Financial markets

Zhenyu Gao, Michael Sockin, Wei Xiong, 26 January 2020

Housing speculation became a national phenomenon in the low interest rate environment of the US during the mid-2000s. This column argues that speculation, which was largely independent of the credit expansion to subprime households, contributed significantly to US housing and economic cycles in the 2000s. It led not only to greater price appreciation, economic expansions, and housing construction during the boom in 2004–2006, but also to more severe economic downturns during the subsequent bust in 2007–2009. 

Roel Beetsma, Josha van Spronsen, 24 January 2020

For the last decade, euro area countries have undertaken substantial debt issuances in order to maintain or bolster international capital market access. This column shows that the ECB's unconventional monetary policy dampens yield cycles in secondary markets for euro area sovereign debt around new debt auctions. This dampening effect tends to be larger when market volatility is higher, and this can be used to minimise any instability generated, for example, by different countries’ issuances occurring close together or the spillover effects of one country’s auctions on another. 

Iain Begg, David Miles, 10 January 2020

In 2020, the UK and the EU will try to strike a post-Brexit deal in financial services. At the SEURF conference in Amsterdam, David Miles and Iain Begg explain to Tim Phillips what's at stake in the negotiations, and who would suffer most if there's no deal.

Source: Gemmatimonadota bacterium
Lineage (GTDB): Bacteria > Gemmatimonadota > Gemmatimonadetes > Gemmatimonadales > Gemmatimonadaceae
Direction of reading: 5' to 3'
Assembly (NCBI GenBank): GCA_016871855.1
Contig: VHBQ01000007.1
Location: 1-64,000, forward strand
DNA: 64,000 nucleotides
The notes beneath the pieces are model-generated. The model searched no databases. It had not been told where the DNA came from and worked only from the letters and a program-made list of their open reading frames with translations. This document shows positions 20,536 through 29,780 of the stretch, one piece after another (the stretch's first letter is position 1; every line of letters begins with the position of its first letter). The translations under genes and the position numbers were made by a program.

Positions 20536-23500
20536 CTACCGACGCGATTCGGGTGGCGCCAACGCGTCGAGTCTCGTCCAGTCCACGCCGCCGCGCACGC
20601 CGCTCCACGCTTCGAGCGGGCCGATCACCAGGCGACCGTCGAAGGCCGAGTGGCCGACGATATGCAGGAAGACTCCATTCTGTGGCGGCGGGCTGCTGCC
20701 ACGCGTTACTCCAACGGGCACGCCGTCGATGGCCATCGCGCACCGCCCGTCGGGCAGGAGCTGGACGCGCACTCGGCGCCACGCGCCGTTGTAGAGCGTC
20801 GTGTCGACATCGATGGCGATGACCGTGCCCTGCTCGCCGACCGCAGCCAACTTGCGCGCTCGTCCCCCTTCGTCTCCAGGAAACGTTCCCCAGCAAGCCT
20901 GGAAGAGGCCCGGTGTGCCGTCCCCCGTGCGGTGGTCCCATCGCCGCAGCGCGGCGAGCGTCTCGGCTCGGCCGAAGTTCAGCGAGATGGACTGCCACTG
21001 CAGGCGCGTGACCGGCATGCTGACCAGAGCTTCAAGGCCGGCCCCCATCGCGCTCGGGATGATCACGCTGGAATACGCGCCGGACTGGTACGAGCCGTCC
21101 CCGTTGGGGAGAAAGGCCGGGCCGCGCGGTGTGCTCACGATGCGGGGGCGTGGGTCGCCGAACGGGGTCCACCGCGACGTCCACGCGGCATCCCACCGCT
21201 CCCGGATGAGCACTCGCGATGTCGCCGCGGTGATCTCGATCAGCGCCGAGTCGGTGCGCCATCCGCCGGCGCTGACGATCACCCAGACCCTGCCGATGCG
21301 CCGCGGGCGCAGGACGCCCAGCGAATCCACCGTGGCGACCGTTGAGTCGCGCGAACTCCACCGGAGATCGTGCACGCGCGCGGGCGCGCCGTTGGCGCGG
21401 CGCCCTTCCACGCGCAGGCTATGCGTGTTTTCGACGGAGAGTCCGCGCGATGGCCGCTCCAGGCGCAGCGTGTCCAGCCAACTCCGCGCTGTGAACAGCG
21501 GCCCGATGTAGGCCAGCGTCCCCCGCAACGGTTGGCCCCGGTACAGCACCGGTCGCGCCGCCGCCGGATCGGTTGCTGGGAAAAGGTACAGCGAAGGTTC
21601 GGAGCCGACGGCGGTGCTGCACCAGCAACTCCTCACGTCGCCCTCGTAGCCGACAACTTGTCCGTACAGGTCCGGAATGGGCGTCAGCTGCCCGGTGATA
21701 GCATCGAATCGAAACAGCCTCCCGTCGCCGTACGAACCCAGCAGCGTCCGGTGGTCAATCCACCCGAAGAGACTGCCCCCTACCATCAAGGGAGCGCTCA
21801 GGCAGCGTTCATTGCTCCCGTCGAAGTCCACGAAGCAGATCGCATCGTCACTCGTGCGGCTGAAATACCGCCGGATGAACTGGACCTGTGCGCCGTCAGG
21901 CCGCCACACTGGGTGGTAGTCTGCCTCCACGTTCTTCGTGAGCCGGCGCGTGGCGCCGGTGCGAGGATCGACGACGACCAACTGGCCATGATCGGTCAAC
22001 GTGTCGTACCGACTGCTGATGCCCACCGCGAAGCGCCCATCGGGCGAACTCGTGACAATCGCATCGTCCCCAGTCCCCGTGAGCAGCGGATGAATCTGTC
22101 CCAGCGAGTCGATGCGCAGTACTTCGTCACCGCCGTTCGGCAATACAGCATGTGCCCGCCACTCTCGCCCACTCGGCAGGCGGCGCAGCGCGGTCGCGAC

Patrick Augustin, Mikhail Chernov, Lukas Schmid, Dongho Song, 10 January 2020

Benchmark interest rates, such as LIBOR or EFFR, not only serve as indicators of the monetary policy stance but also as reference rates for the multi-trillion interest rate derivatives and mortgage markets. Since the Global Crisis, these interest rates have followed a puzzling pattern relative to the US Treasury yields, known as negative swap rates. This column describes the pattern, explains why it is puzzling, and argues that the emergence of US default risk can naturally explain negative swap spreads. 

Josh Davis, Alan M. Taylor, 02 January 2020

Investor experience and academic research since the Global Crisis reflects a growing realisation that credit conditions can affect future macroeconomic outcomes. This column investigates whether credit booms throughout history have had any explanatory power to account for future asset class returns. It finds that credit booms tend to systematically predict poor returns in the near future for equities in absolute terms, and relative to bonds. An investor who had tilted their portfolio allocations based on a credit boom signal would have been able to improve portfolio performance. The contribution of the credit boom signal is meaningful when compared to other well-established signals such as momentum and value.

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